Performance & drive
What it’s like to drive, and how quiet it is
Engine, 0-60mph and gearbox
There’s only one choice of engine in the Jimny: a 1.5-litre four-cylinder petrol unit that makes its 100bhp and 95lb ft of torque without the help of a turbocharger. With the standard five-speed manual gearbox, acceleration is less than leisurely and top speed is just 90mph. The gearbox has a very wide gate and long throw, so trying to find first, or second, or third, is an act of aiming and hoping for the best.
An automatic unit is available, but there are only four gears, so you need plenty of revs to get it to do anything, and it doesn’t change up until over 4000rpm. There’s no denying getting to motorway speeds is a real struggle, but once you’re there it sits relatively happily, even if it doesn’t sound like it.
But the Jimny isn’t really designed for the road. It’s an off-roader through and through, and you can’t fault its capabilities when you get it onto the muddy stuff. All Jimnys come with part-time, low-range four-wheel drive. Once engaged, there’s no other configuring required, unlike with the myriad settings in a Land Rover. Just hit hill descent control, if you like, and prepare to take on mud going up hills, gravel going down hills or deep water with staggering capability. The similarly priced Dacia Duster 4x4 is almost as competent and puts on a good show taking on the same array of obstacles, but the Jimny can’t be beaten in this price range. In fact, the Jimny can outperform cars costing far more on a challenging off-road course, such as the Jeep Renegade.
Suspension and ride comfort
Although the Jimny has squidgy suspension, its simple live axles struggle with potholes, expansion joints and other sharp bumps, sending a jolt through your seat. While it doesn’t do too badly on smooth, straight roads, the Jimny still allows too much body movement, bouncing considerably over any undulations. It feels like you’re riding a small bucking bronco.
Venture off road and the Jimny is much more impressive. Crawling along using the low-range gearbox, it can flex over large obstacles while keeping all four wheels on the ground and the body remarkably level. Yes, it crashes over considerable obstacles, but in something as small and bouncy as this, what do you expect?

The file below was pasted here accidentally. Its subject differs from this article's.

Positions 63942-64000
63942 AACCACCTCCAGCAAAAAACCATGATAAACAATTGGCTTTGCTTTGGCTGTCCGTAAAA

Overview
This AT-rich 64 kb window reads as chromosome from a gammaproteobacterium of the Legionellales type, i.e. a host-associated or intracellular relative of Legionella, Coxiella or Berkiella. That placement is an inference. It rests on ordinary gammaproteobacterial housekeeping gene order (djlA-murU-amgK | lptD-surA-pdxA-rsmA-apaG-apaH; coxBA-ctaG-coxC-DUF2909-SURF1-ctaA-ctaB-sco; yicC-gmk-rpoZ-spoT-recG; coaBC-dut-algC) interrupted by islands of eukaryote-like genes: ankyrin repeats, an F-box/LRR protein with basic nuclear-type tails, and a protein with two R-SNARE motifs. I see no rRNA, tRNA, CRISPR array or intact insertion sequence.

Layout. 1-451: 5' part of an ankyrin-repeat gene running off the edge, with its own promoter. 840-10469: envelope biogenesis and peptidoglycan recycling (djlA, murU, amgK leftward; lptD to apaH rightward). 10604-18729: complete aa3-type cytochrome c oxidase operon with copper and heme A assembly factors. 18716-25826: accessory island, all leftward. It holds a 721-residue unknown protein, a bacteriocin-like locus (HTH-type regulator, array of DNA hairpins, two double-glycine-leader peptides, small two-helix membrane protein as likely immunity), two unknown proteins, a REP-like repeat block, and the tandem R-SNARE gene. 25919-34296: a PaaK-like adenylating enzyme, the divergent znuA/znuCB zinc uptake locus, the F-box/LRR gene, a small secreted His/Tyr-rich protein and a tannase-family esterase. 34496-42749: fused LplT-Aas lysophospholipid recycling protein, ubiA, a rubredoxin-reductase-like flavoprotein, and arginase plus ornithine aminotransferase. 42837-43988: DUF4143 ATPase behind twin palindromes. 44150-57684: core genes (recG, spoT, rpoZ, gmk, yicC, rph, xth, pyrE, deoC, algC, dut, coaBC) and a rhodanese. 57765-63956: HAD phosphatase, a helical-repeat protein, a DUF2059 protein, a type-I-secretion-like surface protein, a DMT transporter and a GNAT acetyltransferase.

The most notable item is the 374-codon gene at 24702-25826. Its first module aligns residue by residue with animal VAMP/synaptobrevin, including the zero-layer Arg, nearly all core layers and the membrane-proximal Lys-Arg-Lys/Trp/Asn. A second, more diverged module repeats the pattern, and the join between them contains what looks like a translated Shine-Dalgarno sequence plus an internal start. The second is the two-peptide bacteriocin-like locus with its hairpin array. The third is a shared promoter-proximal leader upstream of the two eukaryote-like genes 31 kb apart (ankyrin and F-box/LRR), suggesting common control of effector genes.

If you’ve got used to small SUVs driving much like a regular hatchback, the Jimny will come as something of a shock. Its standard road tyres don’t have much grip, so you’ll be squealing around roundabouts at surprisingly low speeds. Even before you get to this point, many will already be lifting off the accelerator pedal due to the dramatic body lean.
You’ll also find that you have to turn the steering wheel a long way before the car even thinks about changing direction, with inches of travel either side of centre. Once you’re cornering, you’ll find you get no sense of connection to the front tyres. The turning circle is more like captaining a ship than neatly executing a three-point turn.
This does have its advantages, though. Off road, there’s no steering kickback as you drive over rutted terrain, and the Jimny’s short length means it has impressive approach and departure angles to take on steep hills and ridges. There may be no true locking differentials, but the electronic traction control system is able to brake spinning wheels to keep you moving. Put simply, the more off road you go, the more the Jimny makes sense.
Noise and vibration
The 1.5-litre petrol engine needs working hard before it’ll deliver its modest power reserves, generating a fair bit of noise. Not only is it loud, but it also sounds strained, especially as you approach the upper reaches of the rev range.
Not helping matters is the fact that both the manual and automatic gearboxes have short ratios, meaning the engine is loud at motorway speeds. Add plenty of road and wind noise into the mix and it’s a car that will have you reaching for the volume control on the stereo. A relaxed cruiser it is not.
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